Health care reform is beneficial spending

Posted: Tuesday, March 30, 2010

I would like to offer a context for the economic and human impact of the health care reform legislation characterized by Gov. Sean Parnell as "forcing" people into a health care plan they don't want, and that the country can't afford ("State AG reviewing health care legislation," March 23).

The nonpartisan Congressional Budget Office estimates that the health care bill will cost $940 billion over 10 years ( This amounts to just under $790 per family, or $250 per person a year.

To put this in perspective, health care costs currently average $8,160 for every man, woman and child in the United States, according to a study by the Department of Health and Human Services. (To be conservative, I did not factor in findings by the CBO that the bill will cut the federal deficit by $130 billion over the next decade, and $1.2 trillion in the second decade of implementation.)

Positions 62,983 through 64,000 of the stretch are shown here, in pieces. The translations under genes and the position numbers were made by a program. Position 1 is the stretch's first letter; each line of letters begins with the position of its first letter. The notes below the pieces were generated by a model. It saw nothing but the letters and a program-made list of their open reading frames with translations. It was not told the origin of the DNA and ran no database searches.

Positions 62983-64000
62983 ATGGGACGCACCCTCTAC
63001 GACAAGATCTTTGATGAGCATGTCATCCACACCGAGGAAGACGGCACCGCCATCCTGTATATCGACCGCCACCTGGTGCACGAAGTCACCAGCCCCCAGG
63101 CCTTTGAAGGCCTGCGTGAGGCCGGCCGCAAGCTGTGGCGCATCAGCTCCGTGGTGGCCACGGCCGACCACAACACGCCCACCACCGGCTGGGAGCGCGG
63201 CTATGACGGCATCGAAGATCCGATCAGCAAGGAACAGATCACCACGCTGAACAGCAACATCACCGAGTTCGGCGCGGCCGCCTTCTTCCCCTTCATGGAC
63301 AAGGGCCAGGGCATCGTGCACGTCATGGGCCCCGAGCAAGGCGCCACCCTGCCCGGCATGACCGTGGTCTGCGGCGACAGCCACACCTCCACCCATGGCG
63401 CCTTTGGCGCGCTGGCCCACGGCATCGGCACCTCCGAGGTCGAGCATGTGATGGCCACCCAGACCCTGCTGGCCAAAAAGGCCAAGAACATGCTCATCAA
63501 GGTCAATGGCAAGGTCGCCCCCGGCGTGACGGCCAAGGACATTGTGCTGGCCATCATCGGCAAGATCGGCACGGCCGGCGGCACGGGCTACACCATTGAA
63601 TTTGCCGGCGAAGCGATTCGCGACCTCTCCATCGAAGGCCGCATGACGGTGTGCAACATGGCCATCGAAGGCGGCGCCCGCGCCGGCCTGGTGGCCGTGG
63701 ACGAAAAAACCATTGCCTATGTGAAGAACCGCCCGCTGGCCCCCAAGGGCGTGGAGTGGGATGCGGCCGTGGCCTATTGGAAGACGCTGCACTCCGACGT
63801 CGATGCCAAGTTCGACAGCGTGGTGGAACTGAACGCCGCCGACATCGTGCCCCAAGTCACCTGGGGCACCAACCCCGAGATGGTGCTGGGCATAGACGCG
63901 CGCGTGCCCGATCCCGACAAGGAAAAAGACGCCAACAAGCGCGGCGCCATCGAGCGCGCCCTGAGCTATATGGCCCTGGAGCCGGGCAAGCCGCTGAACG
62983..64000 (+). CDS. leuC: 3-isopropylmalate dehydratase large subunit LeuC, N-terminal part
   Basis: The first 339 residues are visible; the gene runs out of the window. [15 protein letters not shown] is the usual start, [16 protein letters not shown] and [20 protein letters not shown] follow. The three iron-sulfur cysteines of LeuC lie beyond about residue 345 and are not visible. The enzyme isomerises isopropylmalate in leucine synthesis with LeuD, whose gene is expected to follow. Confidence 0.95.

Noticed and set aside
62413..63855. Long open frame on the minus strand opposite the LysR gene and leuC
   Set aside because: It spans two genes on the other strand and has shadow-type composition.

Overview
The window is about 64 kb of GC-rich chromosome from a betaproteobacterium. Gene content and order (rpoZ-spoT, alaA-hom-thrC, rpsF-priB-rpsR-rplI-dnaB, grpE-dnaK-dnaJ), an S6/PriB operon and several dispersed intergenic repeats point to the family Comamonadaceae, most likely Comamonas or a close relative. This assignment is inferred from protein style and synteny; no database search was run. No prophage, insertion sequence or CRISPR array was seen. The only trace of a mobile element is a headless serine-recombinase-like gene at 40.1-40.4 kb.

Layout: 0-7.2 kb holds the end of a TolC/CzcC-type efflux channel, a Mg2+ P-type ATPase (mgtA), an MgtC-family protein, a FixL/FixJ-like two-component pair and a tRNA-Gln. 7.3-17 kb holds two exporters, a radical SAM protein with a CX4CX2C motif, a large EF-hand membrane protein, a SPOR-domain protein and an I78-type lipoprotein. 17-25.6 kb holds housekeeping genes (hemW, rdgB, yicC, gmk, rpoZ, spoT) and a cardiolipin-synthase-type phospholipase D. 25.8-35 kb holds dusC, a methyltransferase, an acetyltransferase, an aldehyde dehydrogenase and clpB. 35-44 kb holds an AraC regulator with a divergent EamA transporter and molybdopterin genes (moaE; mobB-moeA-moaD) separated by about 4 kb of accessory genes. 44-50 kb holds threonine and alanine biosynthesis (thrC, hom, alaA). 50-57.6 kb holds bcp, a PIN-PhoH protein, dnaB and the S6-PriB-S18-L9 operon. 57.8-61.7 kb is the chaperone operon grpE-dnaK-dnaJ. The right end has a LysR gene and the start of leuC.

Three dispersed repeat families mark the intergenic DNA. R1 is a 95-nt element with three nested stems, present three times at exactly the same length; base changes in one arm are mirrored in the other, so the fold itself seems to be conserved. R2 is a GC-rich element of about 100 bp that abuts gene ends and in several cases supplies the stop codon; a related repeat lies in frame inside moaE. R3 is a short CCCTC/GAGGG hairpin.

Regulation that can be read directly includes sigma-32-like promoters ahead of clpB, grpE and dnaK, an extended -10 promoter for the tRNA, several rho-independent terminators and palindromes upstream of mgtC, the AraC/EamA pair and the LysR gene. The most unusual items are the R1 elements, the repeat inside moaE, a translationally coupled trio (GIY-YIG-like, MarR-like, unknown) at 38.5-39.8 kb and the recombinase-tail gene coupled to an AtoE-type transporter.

In contrast, the 2010 military budget is $680 billion. President Obama has requested an additional $33 billion in supplemental spending to cover military operations in Iraq and Afghanistan. Defense-related expenditures outside of the Department of Defense such as nuclear weapons research, maintenance, cleanup and production, Veterans Affairs, payments in pensions to military retirees and their families, interest on the national debt incurred in past wars, and State Department financing of foreign arms sales and military-related development assistance constitute between $216 billion and $361 billion in additional spending, bringing the total for defense spending to between $880 billion and $1.03 trillion in fiscal year 2010 alone.

More importantly, unlike the health care bill, the defense budget will not improve the quality of American lives. Health care reform will provide coverage for 32 million uninsured Americans, while the wars in Iraq and Afghanistan have resulted in 5,415 American deaths and more than 100,000 civilian casualties.

As Tax Day approaches, Alaskans might take the opportunity to reflect on how we want our tax dollars spent - on publicly funded war or publicly funded health care.

Cindy Litman


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